What a curious statement. The purpose of converting the rail freight network [or at least more of it] is to run it on our home grown electricity and not on imported fossil fuels. No one is suggesting using more electricity is, on its own, some kind of aim [I am not long on shares in struggling power cos].

            In order to use less Diesel moving freight one clear programme is to move it with another energy source. And one that is readily available is electricity. We also have the remains of a rail network, a chunk of which already has the necessary infrastructure in place. So such a programme would clearly comprise of two parts. 1. Electrifying more of the network and 2. Incentivising a greater use of this network over road freight.

            The reasons we should want to do this include increased energy security, reduction in death and injury from road accidents, reduced destruction of our road assets, savings on transport funds for highway repair, renewal, and expansion, noise and air pollution reduction, increased utilisation of an existing network and therefore increased efficiency… These are economic and social aims that require financial and technical solutions, and these require analysis and discussion, not starting with the assumption that they are insurmountable or that current factors and especially policies can’t or won’t change.

            I’m not clear what you are trying to say? That the rail network is at maximum capacity? That structures can’t be changed to incentivise more use of rail for freight as opposed to current policy which is to push everything onto the road? That the current cost structures in freight movement are permanent? Or that this is a bad idea?

            “We need brainer solutions; solutions that are though through in a rational manner.”: Dazzle us.

          • Greg N

            If we had decent electric locos (not the 30+ year old designs we use on the NIMT now, but modern ones, akin to the electric engines we have in the EMUs for the Auckland network), then we could either run longer trains (length of passing loops allowing), and/or simply put more pulling power on each train, which means a given train can accelerate much faster than now, and can slow much faster through regenerative braking.

            Since we’re talking freight we don’t need to limit the acceleration too much either, but with superior acceleration/deceleration an electric loco will get any train freight or otherwise up to the same top speed in a shorter distance than a diesel powered equivalent. This means the trains on a given line (even if single tracked with passing loops) can be scheduled closer together, in effect getting more carrying capacity on the line, simply by changing the engine.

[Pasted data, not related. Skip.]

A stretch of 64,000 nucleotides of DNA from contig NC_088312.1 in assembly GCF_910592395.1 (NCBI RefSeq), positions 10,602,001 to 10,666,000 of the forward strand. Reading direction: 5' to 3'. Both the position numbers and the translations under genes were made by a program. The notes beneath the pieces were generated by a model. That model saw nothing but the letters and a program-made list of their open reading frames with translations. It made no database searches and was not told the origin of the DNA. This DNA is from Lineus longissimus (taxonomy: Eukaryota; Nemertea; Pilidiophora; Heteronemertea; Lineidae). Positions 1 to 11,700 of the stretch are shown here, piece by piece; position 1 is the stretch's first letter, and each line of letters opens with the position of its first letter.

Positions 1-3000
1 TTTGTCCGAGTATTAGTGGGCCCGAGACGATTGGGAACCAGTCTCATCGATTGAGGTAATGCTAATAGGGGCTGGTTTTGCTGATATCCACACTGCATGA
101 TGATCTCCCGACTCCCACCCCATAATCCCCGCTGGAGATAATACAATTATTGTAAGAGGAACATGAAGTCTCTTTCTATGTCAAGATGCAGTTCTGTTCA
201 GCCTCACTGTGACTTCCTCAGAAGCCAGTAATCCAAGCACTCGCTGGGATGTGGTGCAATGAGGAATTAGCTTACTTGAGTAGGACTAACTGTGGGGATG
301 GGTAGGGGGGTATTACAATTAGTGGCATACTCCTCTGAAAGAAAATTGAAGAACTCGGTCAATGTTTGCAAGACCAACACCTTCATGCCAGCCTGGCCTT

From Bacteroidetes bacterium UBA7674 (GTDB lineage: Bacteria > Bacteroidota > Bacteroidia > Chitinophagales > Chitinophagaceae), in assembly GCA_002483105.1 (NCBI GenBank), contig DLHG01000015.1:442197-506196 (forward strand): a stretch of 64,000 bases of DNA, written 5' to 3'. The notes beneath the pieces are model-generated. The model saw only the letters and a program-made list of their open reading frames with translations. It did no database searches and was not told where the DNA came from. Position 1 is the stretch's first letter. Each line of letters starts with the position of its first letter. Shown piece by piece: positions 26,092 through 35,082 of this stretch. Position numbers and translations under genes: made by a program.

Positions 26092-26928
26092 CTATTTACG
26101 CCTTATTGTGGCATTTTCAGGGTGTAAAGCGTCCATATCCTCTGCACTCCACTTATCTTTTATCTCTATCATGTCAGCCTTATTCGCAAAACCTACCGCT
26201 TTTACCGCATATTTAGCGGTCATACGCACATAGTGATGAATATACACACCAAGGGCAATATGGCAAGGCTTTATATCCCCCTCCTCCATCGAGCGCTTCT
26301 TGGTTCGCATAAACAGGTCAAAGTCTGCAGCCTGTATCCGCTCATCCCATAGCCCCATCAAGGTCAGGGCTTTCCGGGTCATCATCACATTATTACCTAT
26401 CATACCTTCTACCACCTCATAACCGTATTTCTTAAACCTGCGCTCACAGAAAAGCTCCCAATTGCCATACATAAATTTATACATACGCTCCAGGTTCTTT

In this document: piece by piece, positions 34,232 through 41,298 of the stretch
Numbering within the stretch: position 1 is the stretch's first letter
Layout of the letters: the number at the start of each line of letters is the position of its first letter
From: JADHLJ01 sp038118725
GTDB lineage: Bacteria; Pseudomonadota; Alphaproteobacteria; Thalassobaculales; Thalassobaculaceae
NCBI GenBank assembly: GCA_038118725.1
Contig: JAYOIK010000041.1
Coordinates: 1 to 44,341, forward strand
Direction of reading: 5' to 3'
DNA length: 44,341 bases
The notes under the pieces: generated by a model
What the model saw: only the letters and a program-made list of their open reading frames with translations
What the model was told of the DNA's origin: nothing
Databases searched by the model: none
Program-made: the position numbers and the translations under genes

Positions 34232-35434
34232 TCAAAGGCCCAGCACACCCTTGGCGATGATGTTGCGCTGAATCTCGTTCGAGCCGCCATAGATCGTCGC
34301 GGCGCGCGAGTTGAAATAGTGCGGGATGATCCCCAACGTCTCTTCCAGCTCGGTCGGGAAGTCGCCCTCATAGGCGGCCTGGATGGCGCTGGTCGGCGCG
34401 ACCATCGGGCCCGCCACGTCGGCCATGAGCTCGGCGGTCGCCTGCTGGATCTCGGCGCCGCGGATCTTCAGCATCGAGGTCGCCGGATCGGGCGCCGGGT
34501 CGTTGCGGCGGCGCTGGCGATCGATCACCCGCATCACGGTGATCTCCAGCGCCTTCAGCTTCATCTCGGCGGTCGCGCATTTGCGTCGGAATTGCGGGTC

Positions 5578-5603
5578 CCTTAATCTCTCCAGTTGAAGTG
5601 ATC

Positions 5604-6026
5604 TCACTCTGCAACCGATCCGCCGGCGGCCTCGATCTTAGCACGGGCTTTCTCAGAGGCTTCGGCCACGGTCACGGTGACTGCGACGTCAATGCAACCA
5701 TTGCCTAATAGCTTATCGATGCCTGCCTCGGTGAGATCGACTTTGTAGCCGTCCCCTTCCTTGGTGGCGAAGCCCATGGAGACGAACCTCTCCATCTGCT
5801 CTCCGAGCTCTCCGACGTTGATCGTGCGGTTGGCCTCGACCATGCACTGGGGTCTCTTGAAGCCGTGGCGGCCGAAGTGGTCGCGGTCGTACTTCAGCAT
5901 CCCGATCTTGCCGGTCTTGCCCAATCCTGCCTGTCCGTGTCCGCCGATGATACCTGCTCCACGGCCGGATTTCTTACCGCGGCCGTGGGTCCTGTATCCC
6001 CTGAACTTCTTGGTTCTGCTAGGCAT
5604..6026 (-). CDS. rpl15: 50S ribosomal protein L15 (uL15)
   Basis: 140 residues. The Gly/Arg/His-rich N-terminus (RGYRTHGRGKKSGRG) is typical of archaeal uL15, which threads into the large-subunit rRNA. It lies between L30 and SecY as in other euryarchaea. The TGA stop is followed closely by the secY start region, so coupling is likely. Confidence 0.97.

This is the same effect we’re going to get when the Auckland PT network is fully electric – the length of a given trip will drop, so the overall efficiency of the network will improve.

            As for constraints on the line (loops, single tracks, curves, wagon loading limits), these can be removed over time as similar issues with the roads have all been – which is what has allowed those heavier trucks and whatever to compete with rail on long haul.

            And those improvements to the road didn’t happen overnight, but it did happen – all thats needed is the will to make it so.

            As to whether LNG powered locos would be of benefit, they’re only an option for the US due to Fracking producing so much natural gas that the price for it has dropped so much. Union Pacific in the US has experimented with Gas Turbine powered locos before in the 60’s – they worked well, the price of the Gas they used being the reason they didn’t take it further.

            UP says that 25% of their running costs are diesel fuel costs, so if you assumed the same %age applied here then I am sure KR could come up with cost effective electrification plans between Auckland and Tauranga that actually saved them money in the medium to longer term.

          • MFD

            Greg N:
            The ability of a locomotive to accelerate a train is determined by the maximum tractive effort it can exert at any given speed. This tractive effort is a function, on one hand, of the mass of the locomotive, the number of powered axles the coefficient of friction at the wheel-rail interface and, on the other hand, by the maximum power that the locomotive has available for traction.